Another poll shows Grassley leading in U.S. Senate race
9 point margin similar to other recent polls
Gazette-Lee Des Moines Bureau
DES MOINES — The polls seem to agree on Chuck Grassley’s lead in his re-election bid.
A new Quinnipiac University poll published Thursday shows Grassley, Iowa’s longtime Republican U.S. Senator, with a lead of 9 percentage points over Democratic challenger Patty Judge.
In a survey of 846 likely Iowa voters conducted Aug. 8 through Tuesday, 51 percent said they plan to vote for Grassley and 42 percent said they plan to vote for Judge. The margin of error was 3.4 percentage points.
That lead is consistent with what other polls have shown on the Senate race in Iowa.
In five of the six most recent polls tracked by Real Clear Politics, Grassley’s leads over Judge were between 7 and 10 percentage points.
“Iowans have known, liked and voted for Sen. Chuck Grassley for decades. That’s why he appears in [a] strong position to avoid the kind of down-ballot bloodletting that may hurt some Republicans in other states who are not as well attuned to the views and values of their home base,” Peter A. Brown, assistant director of the Quinnipiac University Poll, said in a news release.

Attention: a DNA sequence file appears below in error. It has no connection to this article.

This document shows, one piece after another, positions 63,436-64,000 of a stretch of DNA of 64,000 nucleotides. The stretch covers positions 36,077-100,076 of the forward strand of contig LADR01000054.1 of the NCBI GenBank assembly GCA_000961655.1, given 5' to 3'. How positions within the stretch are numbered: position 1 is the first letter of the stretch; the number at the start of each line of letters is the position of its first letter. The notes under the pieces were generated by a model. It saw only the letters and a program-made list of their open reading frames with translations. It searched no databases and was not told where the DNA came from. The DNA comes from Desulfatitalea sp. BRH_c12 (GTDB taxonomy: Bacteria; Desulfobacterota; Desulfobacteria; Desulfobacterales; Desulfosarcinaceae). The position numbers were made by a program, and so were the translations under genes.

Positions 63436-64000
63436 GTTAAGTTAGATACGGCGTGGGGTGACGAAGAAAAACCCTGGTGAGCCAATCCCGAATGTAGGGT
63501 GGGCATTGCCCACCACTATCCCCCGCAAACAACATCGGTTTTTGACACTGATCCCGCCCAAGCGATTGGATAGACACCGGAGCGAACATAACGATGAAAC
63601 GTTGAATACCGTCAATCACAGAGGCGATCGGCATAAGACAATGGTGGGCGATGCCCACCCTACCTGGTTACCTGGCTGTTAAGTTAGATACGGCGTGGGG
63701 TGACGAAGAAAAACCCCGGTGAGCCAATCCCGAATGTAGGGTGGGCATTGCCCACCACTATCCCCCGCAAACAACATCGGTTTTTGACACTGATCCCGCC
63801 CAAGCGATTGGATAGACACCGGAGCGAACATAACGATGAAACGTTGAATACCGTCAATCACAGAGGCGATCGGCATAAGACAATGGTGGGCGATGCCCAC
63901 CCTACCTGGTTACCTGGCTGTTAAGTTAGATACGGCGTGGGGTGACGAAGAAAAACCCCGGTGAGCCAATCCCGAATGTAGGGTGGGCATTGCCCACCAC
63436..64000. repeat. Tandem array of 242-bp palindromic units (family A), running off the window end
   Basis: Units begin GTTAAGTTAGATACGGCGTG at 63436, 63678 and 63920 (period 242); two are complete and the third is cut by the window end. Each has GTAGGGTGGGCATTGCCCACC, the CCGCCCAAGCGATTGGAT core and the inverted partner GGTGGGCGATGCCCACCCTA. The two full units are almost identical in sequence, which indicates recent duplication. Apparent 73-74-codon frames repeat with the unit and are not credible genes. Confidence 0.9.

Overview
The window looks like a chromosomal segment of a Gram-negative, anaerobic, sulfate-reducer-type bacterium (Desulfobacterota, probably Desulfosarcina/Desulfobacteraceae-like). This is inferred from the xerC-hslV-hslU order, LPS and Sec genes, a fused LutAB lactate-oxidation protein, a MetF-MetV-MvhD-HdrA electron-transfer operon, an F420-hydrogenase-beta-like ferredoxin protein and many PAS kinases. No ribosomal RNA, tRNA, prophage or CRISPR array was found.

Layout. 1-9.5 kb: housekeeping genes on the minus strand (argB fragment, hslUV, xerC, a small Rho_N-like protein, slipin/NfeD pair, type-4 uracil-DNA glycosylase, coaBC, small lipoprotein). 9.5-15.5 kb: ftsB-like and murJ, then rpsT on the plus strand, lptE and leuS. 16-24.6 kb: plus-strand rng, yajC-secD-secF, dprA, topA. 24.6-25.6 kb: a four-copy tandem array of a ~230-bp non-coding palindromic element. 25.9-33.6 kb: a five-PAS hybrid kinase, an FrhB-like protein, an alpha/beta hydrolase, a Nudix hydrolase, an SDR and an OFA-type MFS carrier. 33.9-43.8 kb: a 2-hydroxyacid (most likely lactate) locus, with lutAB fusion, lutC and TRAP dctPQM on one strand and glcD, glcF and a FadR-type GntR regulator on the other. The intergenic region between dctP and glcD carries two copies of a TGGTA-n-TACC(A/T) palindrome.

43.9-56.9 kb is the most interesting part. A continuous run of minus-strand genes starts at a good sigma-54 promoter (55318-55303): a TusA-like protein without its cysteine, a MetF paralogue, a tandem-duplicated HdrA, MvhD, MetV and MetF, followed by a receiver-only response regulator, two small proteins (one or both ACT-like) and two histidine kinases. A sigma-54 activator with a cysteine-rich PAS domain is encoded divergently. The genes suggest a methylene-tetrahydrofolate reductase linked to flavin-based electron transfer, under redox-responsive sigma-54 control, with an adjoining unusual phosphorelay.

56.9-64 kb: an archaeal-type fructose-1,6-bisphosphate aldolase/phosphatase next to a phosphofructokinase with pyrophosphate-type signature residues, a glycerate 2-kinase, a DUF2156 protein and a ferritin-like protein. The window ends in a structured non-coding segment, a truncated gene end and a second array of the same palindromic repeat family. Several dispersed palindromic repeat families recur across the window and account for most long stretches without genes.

Brown said Grassley is faring better than some other Republican candidates because Donald Trump, the Republican candidate for president, is faring better in Iowa than other states.
In Quinnipiac poll results published Wednesday, Trump trailed Democrat Hillary Clinton by just 3 percentage points. That is much closer than in some other election battleground states; for example, Clinton leads Trump by double digits in Colorado and Virginia, according to recent Quinnipiac polls there.
“Sen. Grassley’s chances for re-election also are helped by the fact that Donald Trump is running better in Iowa against Hillary Clinton than Trump is in many other states,” Brown said.
In Quinnipiac’s poll on Iowa, Grassley and Judge both have strong support from within their respective parties, but Grassley leads by 20 percentage points among no-party voters, 57 percent to 37 percent.